By the time I was ready, I’d wrenched my thoughts from the tragic past to the present. I went over my schedule for the day. As usual it was overloaded with clients to please and coworkers to supervise. But the day did promise something different. My “surprise” party.

A few days before, I’d been walking down the hall when I overheard Monica, our young receptionist, scheming with our business manager about “how to keep Celia away from the conference room while it’s being set up.” I almost rounded the corner and asked, “Set up for what?” when I heard further discussion about a cake and whether it should have thirty-five candles for my age or ten for my years with the firm. I halted, disbelieving. They were planning a surprise birthday-anniversary party for me? I’d never imagined anyone doing such a gracious thing. I faded back down the hall. Not for the world would I let them know that I’d overheard. Only later did I realize whose idea the party must have been. Only Quentin Sammons, owner of the agency, knew what date I’d started with the firm. The thought that Quentin, busy as he was, would take time to honor me left me feeling all the more humbled. He was as much a friend as my boss.

Sammons Advertising, one of the most prestigious advertising firms in Little Rock, was in its twenty-seventh year. I’d joined the firm as the lowliest of employees and had risen to an account executive. Not only was I more than capable at coming up with ideas and creating visuals, I also had a “way with words,” as Quentin put it. How ironic that the same glib tongue that had earned Mama’s wrath so often when I was young would help earn my living now.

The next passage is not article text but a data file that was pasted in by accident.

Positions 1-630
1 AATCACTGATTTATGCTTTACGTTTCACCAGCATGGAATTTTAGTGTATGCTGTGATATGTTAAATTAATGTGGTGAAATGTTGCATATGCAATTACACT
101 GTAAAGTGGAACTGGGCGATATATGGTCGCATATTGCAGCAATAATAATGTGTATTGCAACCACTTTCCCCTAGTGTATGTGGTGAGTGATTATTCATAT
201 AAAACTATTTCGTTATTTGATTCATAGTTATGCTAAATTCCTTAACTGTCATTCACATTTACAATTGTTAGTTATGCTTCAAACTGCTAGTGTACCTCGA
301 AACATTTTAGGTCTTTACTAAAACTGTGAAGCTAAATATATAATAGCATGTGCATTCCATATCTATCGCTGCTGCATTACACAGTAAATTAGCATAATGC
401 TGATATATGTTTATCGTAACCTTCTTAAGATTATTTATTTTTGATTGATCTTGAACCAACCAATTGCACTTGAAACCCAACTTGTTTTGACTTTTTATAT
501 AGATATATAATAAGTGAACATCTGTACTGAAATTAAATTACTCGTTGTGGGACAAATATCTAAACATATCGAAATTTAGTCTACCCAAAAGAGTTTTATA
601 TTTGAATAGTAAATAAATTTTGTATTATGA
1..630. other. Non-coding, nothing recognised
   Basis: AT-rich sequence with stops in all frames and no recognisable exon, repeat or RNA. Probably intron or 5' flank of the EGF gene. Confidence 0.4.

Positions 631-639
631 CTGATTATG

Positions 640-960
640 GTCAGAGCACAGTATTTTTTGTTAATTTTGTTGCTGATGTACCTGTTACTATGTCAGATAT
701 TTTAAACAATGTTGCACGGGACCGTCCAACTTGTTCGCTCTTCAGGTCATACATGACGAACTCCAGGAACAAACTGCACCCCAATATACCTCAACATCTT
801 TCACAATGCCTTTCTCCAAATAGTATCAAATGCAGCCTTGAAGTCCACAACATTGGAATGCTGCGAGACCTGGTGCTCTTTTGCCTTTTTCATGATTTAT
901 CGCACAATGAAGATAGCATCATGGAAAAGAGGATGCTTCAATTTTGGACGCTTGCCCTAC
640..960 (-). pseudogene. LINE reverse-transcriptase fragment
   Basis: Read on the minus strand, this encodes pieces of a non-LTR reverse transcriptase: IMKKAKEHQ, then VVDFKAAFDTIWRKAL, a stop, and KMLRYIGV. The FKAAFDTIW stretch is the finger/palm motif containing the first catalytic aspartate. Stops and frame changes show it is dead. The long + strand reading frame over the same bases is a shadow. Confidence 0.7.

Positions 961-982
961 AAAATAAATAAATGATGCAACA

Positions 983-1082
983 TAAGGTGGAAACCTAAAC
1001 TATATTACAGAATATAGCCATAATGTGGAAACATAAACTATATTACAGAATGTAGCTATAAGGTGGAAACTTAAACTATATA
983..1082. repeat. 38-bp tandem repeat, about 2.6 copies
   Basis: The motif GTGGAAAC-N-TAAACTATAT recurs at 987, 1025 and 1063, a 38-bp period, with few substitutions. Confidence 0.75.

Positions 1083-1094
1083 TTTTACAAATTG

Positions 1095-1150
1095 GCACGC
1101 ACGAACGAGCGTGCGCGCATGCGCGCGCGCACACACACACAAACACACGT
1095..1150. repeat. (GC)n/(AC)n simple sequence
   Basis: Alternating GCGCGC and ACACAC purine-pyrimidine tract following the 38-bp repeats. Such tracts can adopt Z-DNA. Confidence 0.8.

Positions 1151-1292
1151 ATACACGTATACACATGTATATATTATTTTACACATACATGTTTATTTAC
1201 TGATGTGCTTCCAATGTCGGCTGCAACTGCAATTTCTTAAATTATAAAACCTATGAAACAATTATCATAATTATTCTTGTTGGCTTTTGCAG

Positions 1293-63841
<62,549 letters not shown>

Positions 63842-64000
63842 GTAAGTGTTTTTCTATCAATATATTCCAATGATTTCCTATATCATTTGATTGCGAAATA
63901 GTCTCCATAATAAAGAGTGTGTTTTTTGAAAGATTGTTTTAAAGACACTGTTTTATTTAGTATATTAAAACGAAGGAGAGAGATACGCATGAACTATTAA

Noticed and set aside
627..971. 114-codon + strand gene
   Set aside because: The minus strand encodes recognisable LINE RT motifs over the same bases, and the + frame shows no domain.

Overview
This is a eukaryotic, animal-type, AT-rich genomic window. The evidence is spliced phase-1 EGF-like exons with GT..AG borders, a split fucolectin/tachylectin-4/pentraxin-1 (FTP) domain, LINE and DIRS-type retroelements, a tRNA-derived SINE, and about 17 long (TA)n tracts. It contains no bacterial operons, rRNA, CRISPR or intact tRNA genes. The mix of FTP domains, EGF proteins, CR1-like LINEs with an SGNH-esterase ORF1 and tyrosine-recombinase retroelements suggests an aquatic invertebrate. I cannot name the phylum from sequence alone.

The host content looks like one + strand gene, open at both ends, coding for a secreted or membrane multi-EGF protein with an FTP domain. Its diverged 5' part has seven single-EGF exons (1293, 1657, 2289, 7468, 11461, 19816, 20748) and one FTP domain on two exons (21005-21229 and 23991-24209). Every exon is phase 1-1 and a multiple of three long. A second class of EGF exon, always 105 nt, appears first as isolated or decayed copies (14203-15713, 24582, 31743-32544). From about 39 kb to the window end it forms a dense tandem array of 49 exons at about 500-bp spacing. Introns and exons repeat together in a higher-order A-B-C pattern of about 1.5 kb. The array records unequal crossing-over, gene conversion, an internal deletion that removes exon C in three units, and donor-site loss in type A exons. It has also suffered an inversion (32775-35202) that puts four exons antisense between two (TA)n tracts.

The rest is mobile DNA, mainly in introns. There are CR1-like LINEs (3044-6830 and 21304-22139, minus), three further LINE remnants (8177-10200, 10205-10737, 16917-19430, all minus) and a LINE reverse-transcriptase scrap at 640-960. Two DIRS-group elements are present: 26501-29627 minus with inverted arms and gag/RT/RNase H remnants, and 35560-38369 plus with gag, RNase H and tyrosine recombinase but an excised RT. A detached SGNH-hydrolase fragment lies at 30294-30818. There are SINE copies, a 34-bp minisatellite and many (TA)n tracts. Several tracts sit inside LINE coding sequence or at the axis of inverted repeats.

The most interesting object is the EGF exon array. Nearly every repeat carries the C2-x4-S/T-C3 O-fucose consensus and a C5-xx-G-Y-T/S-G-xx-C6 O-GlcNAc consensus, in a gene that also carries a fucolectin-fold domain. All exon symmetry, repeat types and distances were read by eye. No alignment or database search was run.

Another thought to push away. I still had to eat breakfast, feed the cats, water a few plants before I left for work.

“Mamie! Daisy!” I opened a can of fishy-smelling cat food. They padded into the kitchen with tails raised high. I petted them both, then left them to their meals.

During the twenty-minute drive downtown, scenes from my dream kept crowding into my head. Sighing, I pulled into the parking lot of the Conart Building, the six-story black glass structure that housed our decorated offices. As I got out of the car I shoved my haunting past aside. I would not think of it. This wasn’t the time to deal with it anyway. It was never the time. I had too much work to do.

And a party to attend.